[pass through] to another land without inviting him in.'
'God knows, Lady,' said they
'it would be best to invite him in.'
Then messengers went to meet
him and invite him in. He took the invitation gladly
then, and came to the court. She came to welcome him
and greet him warmly.
'Lady, God repay your kindness.'
They got changed and went
to sit down. Blodeuwedd looked upon him, and in the instance
she looked, there was not an emotion within her that
wasn't filled with love for him. And he also gazed at
her, and the same thought came to him as had come to
her. He was not able to hide that he was in love her,
and he told her so. And she took great pleasure at that.
And because of the passion and love each felt for the
other, that was [all] they talked about that night. Nor
did they wait any longer than that night before they
embraced one another. That night they slept together.
The next day, he got ready
'God knows,' said she 'you
will not go away from me tonight.'
That night too they were together.
And that night they discussed how they might stay together
'There is nothing you can
do except this:' he said 'to find out from him by what
means his death might come - under the pretence of caring
The next day, he got ready
'God knows,' said she 'I am
not counselling you to go from me today.'
'God knows, since you are
not counselling me [to], I'm not going,' he said 'I am
saying, however, that there is a danger that the chieftain
whose court this is might come home.'
'Aye,' said she 'tomorrow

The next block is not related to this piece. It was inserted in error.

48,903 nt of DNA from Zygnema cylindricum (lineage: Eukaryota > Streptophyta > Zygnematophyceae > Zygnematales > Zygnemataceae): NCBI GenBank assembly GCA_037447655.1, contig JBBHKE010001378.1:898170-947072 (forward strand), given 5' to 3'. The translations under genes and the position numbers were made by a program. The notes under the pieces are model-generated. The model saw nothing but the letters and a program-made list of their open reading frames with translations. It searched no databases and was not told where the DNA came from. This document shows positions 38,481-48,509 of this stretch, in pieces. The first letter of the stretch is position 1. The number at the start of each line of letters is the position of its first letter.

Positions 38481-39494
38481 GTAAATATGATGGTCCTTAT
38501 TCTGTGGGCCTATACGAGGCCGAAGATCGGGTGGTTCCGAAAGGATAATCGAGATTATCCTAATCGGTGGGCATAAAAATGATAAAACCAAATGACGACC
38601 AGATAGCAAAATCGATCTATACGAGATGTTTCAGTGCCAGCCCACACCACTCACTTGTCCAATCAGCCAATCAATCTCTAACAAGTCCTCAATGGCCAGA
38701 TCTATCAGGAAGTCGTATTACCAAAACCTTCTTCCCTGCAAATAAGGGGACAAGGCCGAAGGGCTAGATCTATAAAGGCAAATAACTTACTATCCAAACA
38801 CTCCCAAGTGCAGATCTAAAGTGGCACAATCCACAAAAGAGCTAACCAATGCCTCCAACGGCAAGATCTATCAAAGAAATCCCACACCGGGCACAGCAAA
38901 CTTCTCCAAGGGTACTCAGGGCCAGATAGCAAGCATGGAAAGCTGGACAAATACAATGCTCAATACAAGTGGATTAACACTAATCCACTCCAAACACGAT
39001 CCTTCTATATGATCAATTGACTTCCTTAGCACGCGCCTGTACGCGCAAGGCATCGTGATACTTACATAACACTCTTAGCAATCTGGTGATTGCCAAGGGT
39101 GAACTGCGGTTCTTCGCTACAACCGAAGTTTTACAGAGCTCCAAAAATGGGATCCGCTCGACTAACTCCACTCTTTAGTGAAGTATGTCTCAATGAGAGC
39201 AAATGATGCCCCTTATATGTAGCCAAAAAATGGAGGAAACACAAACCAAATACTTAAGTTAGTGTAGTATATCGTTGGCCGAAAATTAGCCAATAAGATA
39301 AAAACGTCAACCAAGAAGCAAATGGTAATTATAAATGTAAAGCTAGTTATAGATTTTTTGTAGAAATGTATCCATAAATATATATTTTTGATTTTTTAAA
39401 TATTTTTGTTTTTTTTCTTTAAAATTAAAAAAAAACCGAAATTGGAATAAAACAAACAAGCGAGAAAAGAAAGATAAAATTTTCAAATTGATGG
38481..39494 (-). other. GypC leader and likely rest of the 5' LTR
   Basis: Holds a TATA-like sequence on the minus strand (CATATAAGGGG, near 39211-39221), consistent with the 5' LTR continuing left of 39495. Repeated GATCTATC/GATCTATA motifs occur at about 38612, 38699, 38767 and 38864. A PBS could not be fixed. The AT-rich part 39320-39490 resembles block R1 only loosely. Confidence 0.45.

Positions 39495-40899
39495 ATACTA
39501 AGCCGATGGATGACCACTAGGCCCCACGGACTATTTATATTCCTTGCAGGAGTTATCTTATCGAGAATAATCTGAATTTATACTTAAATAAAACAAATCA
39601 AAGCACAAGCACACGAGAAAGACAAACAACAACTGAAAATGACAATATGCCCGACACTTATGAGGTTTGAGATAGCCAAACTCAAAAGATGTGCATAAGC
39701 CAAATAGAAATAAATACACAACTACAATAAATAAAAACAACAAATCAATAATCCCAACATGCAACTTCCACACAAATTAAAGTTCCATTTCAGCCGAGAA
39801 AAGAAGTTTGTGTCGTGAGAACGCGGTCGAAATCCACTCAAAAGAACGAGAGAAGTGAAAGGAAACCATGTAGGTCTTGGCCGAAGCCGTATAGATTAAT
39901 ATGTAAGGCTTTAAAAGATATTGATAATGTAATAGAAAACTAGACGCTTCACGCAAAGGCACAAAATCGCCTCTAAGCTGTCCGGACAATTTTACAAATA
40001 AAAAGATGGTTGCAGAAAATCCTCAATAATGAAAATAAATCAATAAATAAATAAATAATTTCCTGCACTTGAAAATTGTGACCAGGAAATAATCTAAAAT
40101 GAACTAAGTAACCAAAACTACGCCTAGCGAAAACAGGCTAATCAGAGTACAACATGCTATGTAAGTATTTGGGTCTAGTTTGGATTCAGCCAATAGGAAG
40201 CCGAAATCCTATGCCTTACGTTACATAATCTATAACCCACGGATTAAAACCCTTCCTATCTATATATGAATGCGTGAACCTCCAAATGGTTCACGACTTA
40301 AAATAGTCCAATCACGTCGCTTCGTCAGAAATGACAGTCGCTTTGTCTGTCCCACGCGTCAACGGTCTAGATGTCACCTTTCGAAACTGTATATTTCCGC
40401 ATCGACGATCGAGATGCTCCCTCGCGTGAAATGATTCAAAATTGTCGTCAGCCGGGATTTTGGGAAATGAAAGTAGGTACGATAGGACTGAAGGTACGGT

I will allow you leave.'
The next day, he got ready
to go, and she did not hinder him.
'Aye,' he said 'remember what
I said to you, and talk earnestly with him, and do that
under the guise of affectionate nagging. And find
out from him by what means death might be brought about.'
That night he came home. They
passed the day in conversation, song and carousal. That
night they went to sleep together. He spoke some words
to her, [once] and a second time. But no [reply] did
he get then.
'What's happened to you?'
he asked 'are you well?
'I've been thinking,' she
said 'something you wouldn't think about me, its
just' she continued 'that I've been worried about your
death, if you go before me.'
'Aye,' said he 'God repay
your care. But unless God kills me, however, it is not
easy to kill me.'
'Will you, for God's sake
and mine, tell me by what means you might be killed?
Since my memory is a better safeguard than yours.'
'I'll tell you gladly,' he
said 'It is not easy,' he continued 'to kill me by a
blow . It would be necessary to spend a year making the
spear to strike me with - and without making any of it
[at any other time] except when one was at mass on Sundays.'
'And is that certain?' she
'It's certain, God knows,'
he replied 'I cannot be killed inside a house, nor outside,'
he continued 'I cannot be killed on horseback or on foot.'
'Aye,' said she '[so] in what
way can you be killed?'
'I'll tell you,' he replied.
'By making a bath for me by the side of a river, making
a curved, slatted roof over the tub, and thatching that
well and without [leaving] any gaps. And bringing a buck,'
he continued 'and putting it next to the tub, and me
putting one of my feet on the buck's back, and the other
one on the side of the tub. Whoever would strike me [while
I am] like that would bring about my death.'
'Aye,' said she 'I thank God
for that. That can be easily avoided.'
No sooner than she had obtained
that information, she sent for Gronw Pebyr. Gronw
laboured at making that spear, and on the same day at
the end of the year it was ready. And on that day he
let her know.
'Lord,' said she 'I am thinking
about how what you were talking about with me earlier
might be possible. Would you show me how you would stand
on the edge of the tub and on the buck if I prepare the
'I'll show you' he replied.
She sent for Gronw, and asked